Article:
Tumour microenvironment has been recognized as a crucial factor influencing disease progression. However, relevant features and functions are insufficiently understood in parathyroid neoplasia. Single-cell RNA sequencing was performed to profile the transcriptome of 27,251 cells from 4 parathyroid adenoma (PA) tissue samples. External transcriptomic datasets and immunofluorescence staining of a tissue microarray were set for expression validation. Eight major cell types and various subpopulations were finely identified in PA. We found that a subcluster of tumour endocrine cells with low copy number variation probably presented as a resting state. Diverse infiltrating immune cell subtypes were identified, constructing an immunosuppressive microenvironment. Tumour-associated macrophages, which indicated an anti-inflammatory phenotype, were significantly increased in PA. Inflammatory tumour-associated fibroblasts (iTAFs) were newly verified and highlighted on the role of stromal-immune crosstalk. Positive correlation between iTAFs and increased CD163+ macrophages was uncovered. Moreover, CXCL12 receptor signalling is important for tumour angiogenesis and immune infiltration. Our findings provide a comprehensive landscape interpreting tumour cell heterogeneity, cell diversity, and immune regulation in parathyroid neoplasia. The valuable resources may promote the understanding of parathyroid tumour microenvironment.

Restricted access

Audrey Ziverec, Marie Chanal, Perrine Raymond, Mirela Diana Ilie, Dario De Alcubierre, Arja Pasternack, Olli Ritvos, Gerald Raverot, and Philippe Bertolino

Pituitary tumours are benign neoplasms that derive from hormone-producing cells of the pituitary gland. While medical treatments have emerged for most subtypes, gonadotroph tumours that express follicle-stimulating hormone (FSH) and/or luteinizing hormone still lack therapeutic options apart from surgery and radiotherapy. Activin ligands are physiological regulators of production and secretion of FSH by gonadotroph cells, but their role in gonadotroph tumourigenesis remains little explored. Using the LβT2 mouse gonadotroph cell line which produces FSH under activin stimulation, we first tested whether subcutaneous xenografts of LβT2 cells resulted in tumour formation in Rag2KO mice. Histological analysis confirmed the presence of LβT2 tumours with endothelial cells and macrophages in their microenvironment. FSH expression was found in a subset of clusters of LβT2 cells in the tumours. We subsequently addressed the consequences of targeting activin signalling via injection of a soluble activin decoy receptor (sActRIIB-Fc). sActRIIB-Fc treatment resulted in significantly decreased LβT2 tumour volume. Reduced Smad2 phosphorylation as well as inhibition of tumour-induced FSH production confirmed the efficient targeting of activin-downstream signalling in treated tumours. More interestingly, treated tumours showed significantly fewer endothelial cells associated with reduced Vegfa expression. In vitro treatment of LβT2 cells with sActRIIB-Fc had no effect on cell proliferation or apoptosis, but Vegfa expression was inhibited, pointing to a likely paracrine effect of LβT2 cells on endothelial cells through activin-mediated Vegfa regulation. Further in vitro and in vivo studies are now needed to pinpoint the exact roles of activin signalling in these processes prior to translating these observations to the clinic.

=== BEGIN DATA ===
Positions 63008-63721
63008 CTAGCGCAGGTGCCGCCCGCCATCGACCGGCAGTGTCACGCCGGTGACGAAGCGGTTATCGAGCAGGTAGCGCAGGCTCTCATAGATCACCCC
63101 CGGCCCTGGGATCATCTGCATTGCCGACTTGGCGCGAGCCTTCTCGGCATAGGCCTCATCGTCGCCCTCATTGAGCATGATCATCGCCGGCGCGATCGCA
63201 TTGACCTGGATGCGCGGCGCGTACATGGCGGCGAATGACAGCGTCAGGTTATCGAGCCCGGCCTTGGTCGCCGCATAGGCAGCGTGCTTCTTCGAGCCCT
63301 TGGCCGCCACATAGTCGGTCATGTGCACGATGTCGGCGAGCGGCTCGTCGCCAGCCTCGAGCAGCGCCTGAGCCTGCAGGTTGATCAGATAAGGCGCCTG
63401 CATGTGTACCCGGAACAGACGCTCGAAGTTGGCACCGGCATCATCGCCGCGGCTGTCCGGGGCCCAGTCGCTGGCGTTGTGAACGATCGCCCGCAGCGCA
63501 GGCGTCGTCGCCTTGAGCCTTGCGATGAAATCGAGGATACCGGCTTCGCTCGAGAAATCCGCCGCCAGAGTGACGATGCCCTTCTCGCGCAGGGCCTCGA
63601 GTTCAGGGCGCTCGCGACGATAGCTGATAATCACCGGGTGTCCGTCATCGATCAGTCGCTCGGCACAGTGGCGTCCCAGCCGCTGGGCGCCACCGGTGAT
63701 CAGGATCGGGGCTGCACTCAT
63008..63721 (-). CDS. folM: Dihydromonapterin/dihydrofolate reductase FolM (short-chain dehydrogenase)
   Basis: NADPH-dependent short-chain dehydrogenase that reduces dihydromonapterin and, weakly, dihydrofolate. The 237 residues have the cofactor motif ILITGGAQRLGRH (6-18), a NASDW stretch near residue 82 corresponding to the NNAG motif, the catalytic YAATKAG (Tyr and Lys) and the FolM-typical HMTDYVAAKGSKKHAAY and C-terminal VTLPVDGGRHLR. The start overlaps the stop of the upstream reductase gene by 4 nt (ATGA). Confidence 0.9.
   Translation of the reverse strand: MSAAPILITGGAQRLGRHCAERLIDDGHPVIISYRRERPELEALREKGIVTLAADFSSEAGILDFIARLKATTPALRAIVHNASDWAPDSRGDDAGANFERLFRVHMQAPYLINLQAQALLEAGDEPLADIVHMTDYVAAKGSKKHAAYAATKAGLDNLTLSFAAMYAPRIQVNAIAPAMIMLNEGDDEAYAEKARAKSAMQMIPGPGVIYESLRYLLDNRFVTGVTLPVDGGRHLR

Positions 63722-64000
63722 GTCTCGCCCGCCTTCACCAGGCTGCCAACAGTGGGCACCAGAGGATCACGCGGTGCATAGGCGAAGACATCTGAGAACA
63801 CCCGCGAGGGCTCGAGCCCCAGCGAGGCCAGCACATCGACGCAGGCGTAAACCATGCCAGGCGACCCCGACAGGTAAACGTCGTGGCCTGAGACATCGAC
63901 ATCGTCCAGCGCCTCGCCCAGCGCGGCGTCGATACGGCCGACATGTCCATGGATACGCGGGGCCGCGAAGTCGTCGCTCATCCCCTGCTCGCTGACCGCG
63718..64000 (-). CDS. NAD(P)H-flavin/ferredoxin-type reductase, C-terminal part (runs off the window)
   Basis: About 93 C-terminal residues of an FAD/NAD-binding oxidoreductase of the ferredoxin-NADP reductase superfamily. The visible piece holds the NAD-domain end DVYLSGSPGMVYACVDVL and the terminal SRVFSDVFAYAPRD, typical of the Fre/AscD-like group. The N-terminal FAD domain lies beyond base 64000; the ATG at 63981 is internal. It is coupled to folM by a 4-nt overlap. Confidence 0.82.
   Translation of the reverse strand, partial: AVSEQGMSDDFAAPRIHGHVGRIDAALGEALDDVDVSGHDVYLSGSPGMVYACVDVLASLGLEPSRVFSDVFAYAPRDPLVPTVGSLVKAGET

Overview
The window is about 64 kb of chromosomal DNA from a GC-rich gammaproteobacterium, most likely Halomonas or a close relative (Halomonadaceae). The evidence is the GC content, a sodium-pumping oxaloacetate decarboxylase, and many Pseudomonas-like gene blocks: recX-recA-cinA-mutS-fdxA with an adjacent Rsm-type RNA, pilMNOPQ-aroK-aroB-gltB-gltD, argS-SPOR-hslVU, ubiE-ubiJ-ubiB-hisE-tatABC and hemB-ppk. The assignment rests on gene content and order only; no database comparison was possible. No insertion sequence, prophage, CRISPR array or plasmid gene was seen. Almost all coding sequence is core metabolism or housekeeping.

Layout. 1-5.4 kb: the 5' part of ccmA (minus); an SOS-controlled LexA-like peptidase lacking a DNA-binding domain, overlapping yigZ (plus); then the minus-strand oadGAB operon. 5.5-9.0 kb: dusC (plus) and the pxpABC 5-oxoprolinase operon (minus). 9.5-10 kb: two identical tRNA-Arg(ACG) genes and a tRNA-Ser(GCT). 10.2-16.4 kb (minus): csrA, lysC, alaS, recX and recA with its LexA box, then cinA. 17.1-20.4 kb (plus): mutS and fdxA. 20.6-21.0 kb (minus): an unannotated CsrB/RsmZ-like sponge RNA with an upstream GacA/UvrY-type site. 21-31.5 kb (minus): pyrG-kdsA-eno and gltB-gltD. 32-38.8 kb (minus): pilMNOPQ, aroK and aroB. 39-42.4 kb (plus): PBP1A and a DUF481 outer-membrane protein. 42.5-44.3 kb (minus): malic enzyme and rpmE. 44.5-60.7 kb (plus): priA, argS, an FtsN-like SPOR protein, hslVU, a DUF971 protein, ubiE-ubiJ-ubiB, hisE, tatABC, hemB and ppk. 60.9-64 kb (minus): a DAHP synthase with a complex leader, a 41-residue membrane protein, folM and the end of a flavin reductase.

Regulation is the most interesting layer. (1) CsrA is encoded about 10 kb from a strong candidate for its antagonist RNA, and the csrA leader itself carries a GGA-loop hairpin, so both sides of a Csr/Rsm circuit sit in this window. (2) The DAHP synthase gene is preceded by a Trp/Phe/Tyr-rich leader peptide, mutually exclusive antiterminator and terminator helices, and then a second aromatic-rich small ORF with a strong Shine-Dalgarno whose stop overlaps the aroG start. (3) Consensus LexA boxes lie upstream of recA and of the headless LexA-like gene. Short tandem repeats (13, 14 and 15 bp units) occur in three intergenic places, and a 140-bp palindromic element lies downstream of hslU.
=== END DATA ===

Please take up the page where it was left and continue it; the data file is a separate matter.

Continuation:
Open access

Xiaoli Liu, Chunhai Zhang, Xiaomiao Wang, Can Cui, Hanwen Cui, Baishu Zhu, Anqi Chen, Lu Zhang, Jingwei Xin, Qingfeng Fu, Gianlorenzo Dionigi, and Hui Sun

Lymphatic metastasis is the leading cause responsible for recurrence and progression in papillary thyroid cancer (PTC), where dysregulation of long non-coding RNAs (lncRNAs) has been extensively demonstrated to be implicated. However, the specific lymphatic node metastatsis-related lncRNAs remain not identified in PTC yet. Lymphatic node metastatsis-related lncRNA, MFSD4A-AS1, was explored in the PTC dataset from The Cancer Genome Atlas and our clinical samples. The roles of MFSD4A-AS1 in lymphatic metastasis were investigated in vitro and in vivo. Bioinformatic analysis, luciferase assay and RNA immunoprecipitation assay were performed to identify the potential targets and the underlying pathway of MFSD4A-AS1 in lymphatic metastasis of PTC. MFSD4A-AS1 was specifically upregulated in PTC tissues with lymphatic metastasis. Upregulating MFSD4A-AS1 promoted mesh formation and migration of human umbilical vein endothelial cells and invasion and migration of PTC cells. Importantly and consistently, MFSD4A-AS1 promoted lymphatic metastasis of PTC cells in vivo by inducing the lymphangiogenic formation and enhancing the invasive capability of PTC cells. Mechanistic dissection further revealed that MFSD4A-AS1 functioned as competing endogenous RNA to sequester miR-30c-2-3p, miR-145-3p and miR-139-5p to disrupt the miRNA-mediated inhibition of vascular endothelial growth factors A and C, and further activated transforming growth factor (TGF)-β signaling by sponging miR-30c-2-3p that targeted TGFBR2 and USP15, both of which synergistically promoted lymphangiogenesis and lymphatic metastasis of PTC. Our results unravel novel dual mechanisms by which MFSD4A-AS1 promotes lymphatic metastasis of PTC, which will facilitate the development of anti-lymphatic metastatic therapeutic strategy in PTC.